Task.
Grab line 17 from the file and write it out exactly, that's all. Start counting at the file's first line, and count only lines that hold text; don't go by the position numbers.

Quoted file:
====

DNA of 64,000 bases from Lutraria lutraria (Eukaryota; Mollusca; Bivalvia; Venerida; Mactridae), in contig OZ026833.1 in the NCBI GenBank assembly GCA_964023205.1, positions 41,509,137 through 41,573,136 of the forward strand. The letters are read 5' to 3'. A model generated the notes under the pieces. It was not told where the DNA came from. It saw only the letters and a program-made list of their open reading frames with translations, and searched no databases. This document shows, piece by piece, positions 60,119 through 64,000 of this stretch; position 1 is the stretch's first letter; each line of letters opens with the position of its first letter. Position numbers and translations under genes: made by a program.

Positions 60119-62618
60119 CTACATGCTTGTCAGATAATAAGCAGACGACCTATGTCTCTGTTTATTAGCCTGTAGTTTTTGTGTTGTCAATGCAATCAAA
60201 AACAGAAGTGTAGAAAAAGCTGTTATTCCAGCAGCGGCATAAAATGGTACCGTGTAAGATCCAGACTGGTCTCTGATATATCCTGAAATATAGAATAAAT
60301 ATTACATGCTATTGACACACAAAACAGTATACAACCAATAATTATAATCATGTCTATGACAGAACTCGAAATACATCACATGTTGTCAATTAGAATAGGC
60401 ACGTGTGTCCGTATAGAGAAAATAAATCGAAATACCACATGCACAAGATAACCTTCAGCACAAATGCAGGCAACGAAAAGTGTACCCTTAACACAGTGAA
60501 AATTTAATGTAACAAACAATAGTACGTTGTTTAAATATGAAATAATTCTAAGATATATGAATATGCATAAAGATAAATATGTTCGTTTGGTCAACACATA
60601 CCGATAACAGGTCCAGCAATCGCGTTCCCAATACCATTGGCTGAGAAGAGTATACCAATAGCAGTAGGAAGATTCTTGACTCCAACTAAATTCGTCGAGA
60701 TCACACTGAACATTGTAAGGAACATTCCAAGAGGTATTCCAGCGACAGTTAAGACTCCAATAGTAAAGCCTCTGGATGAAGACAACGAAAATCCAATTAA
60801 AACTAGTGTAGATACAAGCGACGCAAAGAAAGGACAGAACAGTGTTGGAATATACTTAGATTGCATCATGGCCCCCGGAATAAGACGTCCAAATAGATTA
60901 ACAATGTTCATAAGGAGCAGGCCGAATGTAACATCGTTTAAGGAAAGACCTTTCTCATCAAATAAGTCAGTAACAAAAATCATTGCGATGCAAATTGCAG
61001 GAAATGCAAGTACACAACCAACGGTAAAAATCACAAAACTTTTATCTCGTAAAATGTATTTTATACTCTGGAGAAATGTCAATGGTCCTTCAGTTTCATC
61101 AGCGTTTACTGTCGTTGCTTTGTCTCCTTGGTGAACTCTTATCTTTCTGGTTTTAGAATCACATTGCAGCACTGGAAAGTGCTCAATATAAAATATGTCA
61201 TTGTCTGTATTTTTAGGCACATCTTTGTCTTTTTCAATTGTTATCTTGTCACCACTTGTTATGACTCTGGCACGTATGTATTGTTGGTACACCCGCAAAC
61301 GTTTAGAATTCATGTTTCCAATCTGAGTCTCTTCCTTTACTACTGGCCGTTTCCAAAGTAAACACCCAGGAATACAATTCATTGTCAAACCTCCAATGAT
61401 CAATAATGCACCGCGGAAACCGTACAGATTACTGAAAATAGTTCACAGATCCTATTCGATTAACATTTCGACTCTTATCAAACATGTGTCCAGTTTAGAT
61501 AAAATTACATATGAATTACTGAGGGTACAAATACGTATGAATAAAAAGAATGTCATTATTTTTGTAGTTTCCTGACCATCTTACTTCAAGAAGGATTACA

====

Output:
61501 AAAATTACATATGAATTACTGAGGGTACAAATACGTATGAATAAAAAGAATGTCATTATTTTTGTAGTTTCCTGACCATCTTACTTCAAGAAGGATTACA